Robbie’s hope

KIRKCALDY;'Robbie Ovenstone, 6, with Dad Dougie & sister CHLOE, re feature on Childhood Onset Dystonia'Photo ; WALTER NEILSON
KIRKCALDY;'Robbie Ovenstone, 6, with Dad Dougie & sister CHLOE, re feature on Childhood Onset Dystonia'Photo ; WALTER NEILSON
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A DEDICATED Kirkcaldy family are preparing their young son for a serious operation they hope will give him a much brighter future.

Six-year-old Robbie Ovenstone of Park Road is set to have an implant put in his brain in November to try to reverse the effects of a condition which has left the youngster unable to dress, eat or play like other boys his age.

Robbie, a P2 pupil at St Marie’s Primary, has child onset dystonia, a common neurological movement disorder characterised by involuntary muscle contractions or spasms.

In his case it affects one of his arms and one leg which both turn in on themselves and cause balance and movement problems.

Suitable treatment

Following physical and mental tests and scans on the youngster, carried out at the Evelina Children’s Hospital in London several weeks ago, the family have been told that deep brain stimulation would be a suitable treatment for their son whose condition is only going to worsen.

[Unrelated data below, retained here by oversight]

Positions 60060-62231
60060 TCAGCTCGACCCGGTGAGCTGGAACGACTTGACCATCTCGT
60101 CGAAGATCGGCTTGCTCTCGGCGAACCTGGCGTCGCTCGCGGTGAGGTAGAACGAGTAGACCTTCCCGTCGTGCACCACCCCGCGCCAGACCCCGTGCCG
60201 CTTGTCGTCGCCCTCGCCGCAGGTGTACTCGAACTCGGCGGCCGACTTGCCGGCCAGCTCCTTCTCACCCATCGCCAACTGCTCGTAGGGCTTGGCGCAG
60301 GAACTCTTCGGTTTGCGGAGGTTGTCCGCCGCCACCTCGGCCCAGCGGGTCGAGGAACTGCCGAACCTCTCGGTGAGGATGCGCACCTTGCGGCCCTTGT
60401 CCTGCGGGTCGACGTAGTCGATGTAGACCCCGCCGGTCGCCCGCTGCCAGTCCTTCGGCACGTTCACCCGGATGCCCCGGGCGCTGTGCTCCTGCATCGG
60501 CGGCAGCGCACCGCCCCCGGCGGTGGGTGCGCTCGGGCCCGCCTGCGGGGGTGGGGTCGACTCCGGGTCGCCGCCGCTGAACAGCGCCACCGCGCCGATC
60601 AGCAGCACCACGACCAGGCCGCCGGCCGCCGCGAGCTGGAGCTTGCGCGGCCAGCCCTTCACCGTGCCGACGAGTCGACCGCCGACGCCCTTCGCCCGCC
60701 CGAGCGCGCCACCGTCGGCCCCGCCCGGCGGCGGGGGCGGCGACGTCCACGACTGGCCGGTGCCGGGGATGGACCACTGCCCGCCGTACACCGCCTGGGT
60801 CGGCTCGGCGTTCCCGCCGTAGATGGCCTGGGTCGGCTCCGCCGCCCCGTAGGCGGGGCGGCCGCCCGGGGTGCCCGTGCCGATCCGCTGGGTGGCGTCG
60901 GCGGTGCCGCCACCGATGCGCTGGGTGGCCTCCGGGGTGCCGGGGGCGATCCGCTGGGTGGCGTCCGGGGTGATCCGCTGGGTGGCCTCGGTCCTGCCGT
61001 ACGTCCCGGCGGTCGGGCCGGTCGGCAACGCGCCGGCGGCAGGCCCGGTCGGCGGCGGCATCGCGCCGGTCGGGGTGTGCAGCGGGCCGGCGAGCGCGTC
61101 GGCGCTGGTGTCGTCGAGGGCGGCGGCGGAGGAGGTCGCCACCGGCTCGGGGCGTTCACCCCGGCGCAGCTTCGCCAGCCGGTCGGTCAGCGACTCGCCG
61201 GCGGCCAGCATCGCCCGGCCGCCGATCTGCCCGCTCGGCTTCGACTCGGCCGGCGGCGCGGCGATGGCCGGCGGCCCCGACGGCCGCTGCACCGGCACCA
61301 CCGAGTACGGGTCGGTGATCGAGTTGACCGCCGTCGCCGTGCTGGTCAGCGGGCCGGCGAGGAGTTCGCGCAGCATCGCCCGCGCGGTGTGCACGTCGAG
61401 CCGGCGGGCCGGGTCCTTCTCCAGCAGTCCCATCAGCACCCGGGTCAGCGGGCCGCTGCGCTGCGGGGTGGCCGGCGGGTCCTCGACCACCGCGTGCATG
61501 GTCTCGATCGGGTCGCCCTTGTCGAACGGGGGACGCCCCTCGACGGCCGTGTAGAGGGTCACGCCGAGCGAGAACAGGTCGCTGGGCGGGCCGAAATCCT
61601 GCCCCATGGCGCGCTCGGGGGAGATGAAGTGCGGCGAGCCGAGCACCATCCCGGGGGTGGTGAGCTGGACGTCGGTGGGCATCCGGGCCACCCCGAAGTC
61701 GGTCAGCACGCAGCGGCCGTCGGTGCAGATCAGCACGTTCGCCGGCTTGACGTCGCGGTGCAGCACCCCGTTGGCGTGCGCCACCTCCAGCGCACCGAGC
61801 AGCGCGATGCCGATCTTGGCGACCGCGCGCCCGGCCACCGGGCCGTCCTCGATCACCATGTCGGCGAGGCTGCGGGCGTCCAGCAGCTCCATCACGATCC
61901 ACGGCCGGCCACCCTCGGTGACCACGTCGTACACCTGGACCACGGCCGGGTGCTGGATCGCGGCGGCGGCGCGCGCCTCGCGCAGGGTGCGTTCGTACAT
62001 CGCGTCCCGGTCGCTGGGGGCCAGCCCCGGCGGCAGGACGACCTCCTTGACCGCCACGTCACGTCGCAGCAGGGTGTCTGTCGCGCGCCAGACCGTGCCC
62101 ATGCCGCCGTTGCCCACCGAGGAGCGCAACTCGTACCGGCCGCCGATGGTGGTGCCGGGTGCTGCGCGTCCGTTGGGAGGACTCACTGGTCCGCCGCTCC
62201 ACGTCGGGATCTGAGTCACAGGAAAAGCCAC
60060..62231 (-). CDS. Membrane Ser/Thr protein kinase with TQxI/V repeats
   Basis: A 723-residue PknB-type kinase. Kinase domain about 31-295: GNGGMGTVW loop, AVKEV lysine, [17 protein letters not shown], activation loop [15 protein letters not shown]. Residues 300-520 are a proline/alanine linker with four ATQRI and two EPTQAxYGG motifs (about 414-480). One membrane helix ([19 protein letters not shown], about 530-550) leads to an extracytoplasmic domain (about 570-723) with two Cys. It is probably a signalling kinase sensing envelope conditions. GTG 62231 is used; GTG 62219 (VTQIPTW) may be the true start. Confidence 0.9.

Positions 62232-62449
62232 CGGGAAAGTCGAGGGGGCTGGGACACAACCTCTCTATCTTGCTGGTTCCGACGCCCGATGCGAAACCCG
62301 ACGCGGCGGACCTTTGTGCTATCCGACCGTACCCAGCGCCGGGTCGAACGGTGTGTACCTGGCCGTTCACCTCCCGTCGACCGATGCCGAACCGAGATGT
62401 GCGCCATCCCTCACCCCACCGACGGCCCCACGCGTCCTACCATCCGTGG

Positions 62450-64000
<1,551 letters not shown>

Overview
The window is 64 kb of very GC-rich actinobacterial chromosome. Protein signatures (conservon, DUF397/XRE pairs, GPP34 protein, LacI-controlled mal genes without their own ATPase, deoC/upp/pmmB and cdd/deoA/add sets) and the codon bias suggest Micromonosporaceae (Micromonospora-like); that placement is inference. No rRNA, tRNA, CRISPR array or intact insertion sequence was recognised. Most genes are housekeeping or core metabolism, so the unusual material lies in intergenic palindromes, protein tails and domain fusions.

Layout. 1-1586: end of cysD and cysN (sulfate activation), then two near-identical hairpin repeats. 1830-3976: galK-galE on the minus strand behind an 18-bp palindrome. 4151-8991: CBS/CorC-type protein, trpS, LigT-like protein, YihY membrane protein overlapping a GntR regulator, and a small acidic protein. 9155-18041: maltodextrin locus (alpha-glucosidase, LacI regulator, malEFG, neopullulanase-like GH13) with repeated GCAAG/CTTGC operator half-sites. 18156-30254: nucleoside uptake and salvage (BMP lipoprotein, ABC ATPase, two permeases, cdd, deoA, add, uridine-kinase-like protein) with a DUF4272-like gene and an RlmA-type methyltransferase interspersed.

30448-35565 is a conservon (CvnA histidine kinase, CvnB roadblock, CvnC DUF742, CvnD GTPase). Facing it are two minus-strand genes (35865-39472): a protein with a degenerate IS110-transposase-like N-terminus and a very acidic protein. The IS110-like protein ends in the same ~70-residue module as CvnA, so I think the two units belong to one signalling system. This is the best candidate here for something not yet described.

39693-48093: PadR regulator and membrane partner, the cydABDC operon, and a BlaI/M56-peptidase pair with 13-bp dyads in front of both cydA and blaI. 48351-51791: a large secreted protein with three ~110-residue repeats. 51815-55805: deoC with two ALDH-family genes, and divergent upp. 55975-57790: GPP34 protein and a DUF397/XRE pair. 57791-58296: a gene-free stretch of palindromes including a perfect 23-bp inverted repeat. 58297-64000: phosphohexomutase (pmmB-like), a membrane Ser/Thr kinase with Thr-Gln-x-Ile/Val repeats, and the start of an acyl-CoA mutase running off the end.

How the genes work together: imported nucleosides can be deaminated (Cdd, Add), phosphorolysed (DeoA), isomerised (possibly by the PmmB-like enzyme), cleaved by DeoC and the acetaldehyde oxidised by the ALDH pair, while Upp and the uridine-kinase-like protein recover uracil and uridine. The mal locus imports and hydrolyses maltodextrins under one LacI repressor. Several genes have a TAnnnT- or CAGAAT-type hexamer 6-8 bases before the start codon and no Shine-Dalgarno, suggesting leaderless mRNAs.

And, following the five-day trip, in which Robbie was given a full assessment on what he is able to do and how his condition is restricting him, and meeting someone who has undergone the operation, the family are convinced it is the right way forward.

Dougie Ovenstone (46), Robbie’s dad, who has given up his job to care for his son, said: “The main turning point for us was meeting a girl who had had a deep brain stimulation implant.

Badly affected

“She too had had dystonia since about Robbie’s age and, like him it had taken several years for it to be diagnosed, but she didn’t have the operation until she was 15, by which time she was badly affected – she couldn’t speak or swallow properly, she was confined to a wheelchair, and one of her arms was permanently fixed behind her back.

“She said the operation had completely transformed her life and she is now about to go to university. She is leading a completely independent life, which is what we want for Robbie.

“She answered all our questions quite openly and it really put our minds at ease and helped us decide that this is the way we have to go to give Robbie the best possible quality of life.”

A provisional date of November 8 has been set for Robbie’s operation.